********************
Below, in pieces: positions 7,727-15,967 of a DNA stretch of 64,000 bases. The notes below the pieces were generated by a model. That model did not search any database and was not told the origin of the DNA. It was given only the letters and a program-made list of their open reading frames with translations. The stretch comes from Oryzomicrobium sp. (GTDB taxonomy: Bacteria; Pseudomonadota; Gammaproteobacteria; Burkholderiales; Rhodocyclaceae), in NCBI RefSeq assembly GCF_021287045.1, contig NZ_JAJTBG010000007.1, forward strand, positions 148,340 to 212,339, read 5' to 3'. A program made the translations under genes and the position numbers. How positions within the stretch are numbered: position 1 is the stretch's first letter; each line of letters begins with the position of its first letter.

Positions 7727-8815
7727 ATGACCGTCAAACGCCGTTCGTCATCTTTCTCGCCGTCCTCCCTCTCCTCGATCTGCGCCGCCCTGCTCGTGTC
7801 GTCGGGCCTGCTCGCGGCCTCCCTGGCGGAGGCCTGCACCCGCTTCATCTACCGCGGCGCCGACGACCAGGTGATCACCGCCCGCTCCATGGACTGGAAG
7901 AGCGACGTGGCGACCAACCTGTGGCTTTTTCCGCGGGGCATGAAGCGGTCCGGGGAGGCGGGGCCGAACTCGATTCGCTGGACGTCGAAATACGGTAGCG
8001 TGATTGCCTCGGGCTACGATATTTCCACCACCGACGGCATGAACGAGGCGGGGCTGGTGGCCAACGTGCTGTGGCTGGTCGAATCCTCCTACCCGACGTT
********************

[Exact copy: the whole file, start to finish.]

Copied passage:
Below, in pieces: positions 7,727-15,967 of a DNA stretch of 64,000 bases. The notes below the pieces were generated by a model. That model did not search any database and was not told the origin of the DNA. It was given only the letters and a program-made list of their open reading frames with translations. The stretch comes from Oryzomicrobium sp. (GTDB taxonomy: Bacteria; Pseudomonadota; Gammaproteobacteria; Burkholderiales; Rhodocyclaceae), in NCBI RefSeq assembly GCF_021287045.1, contig NZ_JAJTBG010000007.1, forward strand, positions 148,340 to 212,339, read 5' to 3'. A program made the translations under genes and the position numbers. How positions within the stretch are numbered: position 1 is the stretch's first letter; each line of letters begins with the position of its first letter.

Positions 7727-8815
7727 ATGACCGTCAAACGCCGTTCGTCATCTTTCTCGCCGTCCTCCCTCTCCTCGATCTGCGCCGCCCTGCTCGTGTC
7801 GTCGGGCCTGCTCGCGGCCTCCCTGGCGGAGGCCTGCACCCGCTTCATCTACCGCGGCGCCGACGACCAGGTGATCACCGCCCGCTCCATGGACTGGAAG
7901 AGCGACGTGGCGACCAACCTGTGGCTTTTTCCGCGGGGCATGAAGCGGTCCGGGGAGGCGGGGCCGAACTCGATTCGCTGGACGTCGAAATACGGTAGCG
8001 TGATTGCCTCGGGCTACGATATTTCCACCACCGACGGCATGAACGAGGCGGGGCTGGTGGCCAACGTGCTGTGGCTGGTCGAATCCTCCTACCCGACGTT